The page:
Thomas M. Pryor of The New York Times praised The Magnificent Ambersons as "an exceptionally well-made film, dealing with a subject scarcely worth the attention which has been lavished upon it." He further praised the performances from the cast highlighting Dolores Costello as being "too beautiful and capable an actress to remain inactive for such long periods. Agnes Moorehead, playing the role of a romantically frustrated aunt, is splendid. Other fine performances are contributed by Ray Collins, Anne Baxter and the veteran Richard Bennett as the grandfather."Time heralded the film as "a great motion picture, adult and demanding. Artistically, it is a textbook of advanced cinema technique. The novel use of sidelighting and exaggerated perspective that made Kane seem unlike any other movie floods Ambersons with the same revealing eloquence, examining faces, bathrooms, streets, the cluttered detail of the Ambersons magnificence, from a viewpoint so fresh that it creates a visual suspense in the very act of clarification."Harrison's Reports positively wrote the film "is an artistic achievement, excelling in every department--that of direction, acting, production, and photography."
Herm Schoenfeld of Variety unfavorably compared the film to The Little Foxes (1941), writing that it is "without the same dynamic power of story, acting, and social preachment. Also unlike 'Foxes,' this film hasn't a single moment of contrast; it piles on and on a tale of woe, but without once striking at least a true chord of sentimentality." Mae Tinée of the Chicago Tribune wrote "All the acting is commendable, but somehow for me, the characters seldom 'came alive.' ... And I guess I wasn't alone in that action, because people sitting me exhibited a baffled restlessness."Manny Farber, reviewing for The New Republic, criticized Welles's radio-style approach writing: "...at the times when something is on the screen and Welles tells you what for. Meanwhile, for something to do, you count the shadows. Theater-like is the inability to get the actors or story moving, which gives you a desire to push with your hands. There is really no living, moving or seeing to the movie; it is a series of static episodes connected by narration, as though someone sat you down and said "Here!" and gave you some postcards of the 1890s."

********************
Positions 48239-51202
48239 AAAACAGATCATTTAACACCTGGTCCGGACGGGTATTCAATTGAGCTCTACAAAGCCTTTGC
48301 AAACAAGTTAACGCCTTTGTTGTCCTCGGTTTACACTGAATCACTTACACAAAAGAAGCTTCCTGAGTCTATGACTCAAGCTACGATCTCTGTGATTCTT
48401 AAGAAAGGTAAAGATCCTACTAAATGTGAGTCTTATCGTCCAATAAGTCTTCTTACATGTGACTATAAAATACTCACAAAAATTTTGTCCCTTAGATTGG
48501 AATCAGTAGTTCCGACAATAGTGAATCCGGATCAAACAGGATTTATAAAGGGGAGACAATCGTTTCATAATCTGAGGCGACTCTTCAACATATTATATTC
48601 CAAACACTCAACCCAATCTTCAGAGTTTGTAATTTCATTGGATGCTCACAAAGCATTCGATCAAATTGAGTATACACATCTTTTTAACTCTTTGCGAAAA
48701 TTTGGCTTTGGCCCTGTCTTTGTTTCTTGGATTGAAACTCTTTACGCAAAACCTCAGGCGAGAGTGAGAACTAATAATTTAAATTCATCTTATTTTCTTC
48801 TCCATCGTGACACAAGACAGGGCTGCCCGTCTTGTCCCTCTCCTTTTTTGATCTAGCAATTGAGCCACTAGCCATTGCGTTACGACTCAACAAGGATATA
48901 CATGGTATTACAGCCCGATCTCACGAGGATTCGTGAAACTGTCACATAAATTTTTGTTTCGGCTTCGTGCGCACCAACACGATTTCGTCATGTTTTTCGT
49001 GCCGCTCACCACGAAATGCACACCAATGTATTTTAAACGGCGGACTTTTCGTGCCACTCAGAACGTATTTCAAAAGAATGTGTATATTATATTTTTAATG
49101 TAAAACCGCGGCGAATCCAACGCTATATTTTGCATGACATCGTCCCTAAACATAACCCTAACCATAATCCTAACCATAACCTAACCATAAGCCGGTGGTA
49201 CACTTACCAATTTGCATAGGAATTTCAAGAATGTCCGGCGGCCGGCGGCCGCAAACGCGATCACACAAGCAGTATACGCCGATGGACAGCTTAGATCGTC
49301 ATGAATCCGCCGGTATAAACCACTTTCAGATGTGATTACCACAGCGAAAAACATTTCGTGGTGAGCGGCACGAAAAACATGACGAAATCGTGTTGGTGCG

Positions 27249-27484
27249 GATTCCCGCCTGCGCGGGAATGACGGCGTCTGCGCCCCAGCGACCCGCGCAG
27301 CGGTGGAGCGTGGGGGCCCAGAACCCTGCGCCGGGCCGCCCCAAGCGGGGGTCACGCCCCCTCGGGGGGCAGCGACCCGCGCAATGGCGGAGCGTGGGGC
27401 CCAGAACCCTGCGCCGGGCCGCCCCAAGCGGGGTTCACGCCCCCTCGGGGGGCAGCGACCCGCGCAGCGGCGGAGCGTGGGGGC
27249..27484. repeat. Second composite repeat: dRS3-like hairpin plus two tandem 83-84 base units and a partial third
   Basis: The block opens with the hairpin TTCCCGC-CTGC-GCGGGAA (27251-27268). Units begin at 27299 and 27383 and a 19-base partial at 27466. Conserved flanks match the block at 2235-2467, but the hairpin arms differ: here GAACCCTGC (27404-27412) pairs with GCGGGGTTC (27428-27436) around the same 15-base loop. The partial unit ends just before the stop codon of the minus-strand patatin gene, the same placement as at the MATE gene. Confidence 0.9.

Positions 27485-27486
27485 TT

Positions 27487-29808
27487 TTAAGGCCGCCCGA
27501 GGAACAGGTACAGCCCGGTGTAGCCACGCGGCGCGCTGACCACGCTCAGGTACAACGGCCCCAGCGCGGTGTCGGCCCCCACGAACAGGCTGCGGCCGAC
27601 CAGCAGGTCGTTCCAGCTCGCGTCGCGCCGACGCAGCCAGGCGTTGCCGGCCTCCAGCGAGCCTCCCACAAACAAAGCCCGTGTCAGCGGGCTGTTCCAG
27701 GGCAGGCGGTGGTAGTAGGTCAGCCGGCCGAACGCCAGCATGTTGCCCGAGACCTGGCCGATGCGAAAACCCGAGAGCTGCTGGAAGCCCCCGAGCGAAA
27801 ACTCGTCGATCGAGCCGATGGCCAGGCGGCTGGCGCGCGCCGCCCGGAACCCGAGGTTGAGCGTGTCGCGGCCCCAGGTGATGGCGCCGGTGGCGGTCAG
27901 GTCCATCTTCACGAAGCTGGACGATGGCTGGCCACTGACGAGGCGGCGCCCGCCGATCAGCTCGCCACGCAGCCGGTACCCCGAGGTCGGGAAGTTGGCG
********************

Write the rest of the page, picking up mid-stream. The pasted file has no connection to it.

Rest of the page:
In The Los Angeles Times, Kevin Thomas argued, "Although reams have been written about the mutilation of Orson Welles's second feature, what remains of it is nevertheless a major accomplishment". Jonathan Rosenbaum of the Chicago Reader called its mise-en-scène "extraordinary" and wrote that the film contains some of the finest acting in American cinema.
In 1991, The Magnificent Ambersons was selected for preservation in the United States National Film Registry by the Library of Congress as being "culturally, historically, or aesthetically significant". In 1998 Time Out conducted a poll and the film was voted 62nd greatest film of all time. The film was included in Sight and Sound's 1972 list of the top 10 greatest films ever made, and again in the 1982 list. In 2000, the film was ranked at No.25 in The Village Voices 100 Greatest Films list,The Magnificent Ambersons placed 81st in the 2012 Sight & Sound critics' poll of the greatest films ever made; it also received four directors' votes, one of which was that of Terence Davies. In 2015, the film ranked 11th on BBC's "100 Greatest American Films" list, voted on by film critics from around the world.
|Academy Awards||Best Picture||Orson Welles||Nominated|
|Best Actress in a Supporting Role||Agnes Moorehead|
|Best Black-and-White Cinematography||Stanley Cortez|
|Best Black-and-White Art Direction-Interior Decoration||Albert S. D'Agostino, A. Roland Fields and Darrell Silvera|
|National Board of Review Awards||Best Actor||Tim Holt||Won|
|Best Actress||Agnes Moorehead|
|New York Film Critics Circle Awards||Best Actress|
In an auction of April 26, 2014, a script of The Magnificent Ambersons was sold for $10,625 and a collection of approximately 275 stills and production photos sold for $2,750. The materials were among those found in boxes and trunks of Welles's personal possessions by his daughter Beatrice Welles.
A CD of the soundtrack to this film was released in 1990 in the US. The pieces were entirely re-recorded.
All pieces by Bernard Herrmann. Re-recorded by the Australian Philharmonic Orchestra, conducted by Tony Bremner.
In 2002, The Magnificent Ambersons was made as an A&E Network original film for television, using the Welles screenplay and his editing notes. Directed by Alfonso Arau, the film stars Madeleine Stowe, Bruce Greenwood, Jonathan Rhys Meyers, Gretchen Mol, and Jennifer Tilly. This film does not strictly follow Welles's screenplay; it omits several scenes included in the 1942 version and has essentially the same happy ending.
The standard story is that the audience was hostile and disapproving, which sent the studio into a panic over what they considered Welles's excesses. But the critic and historian Jonathan Rosenbaum has examined the 125 original comment cards and reports that 53 were positive; many were overwhelmingly enthusiastic.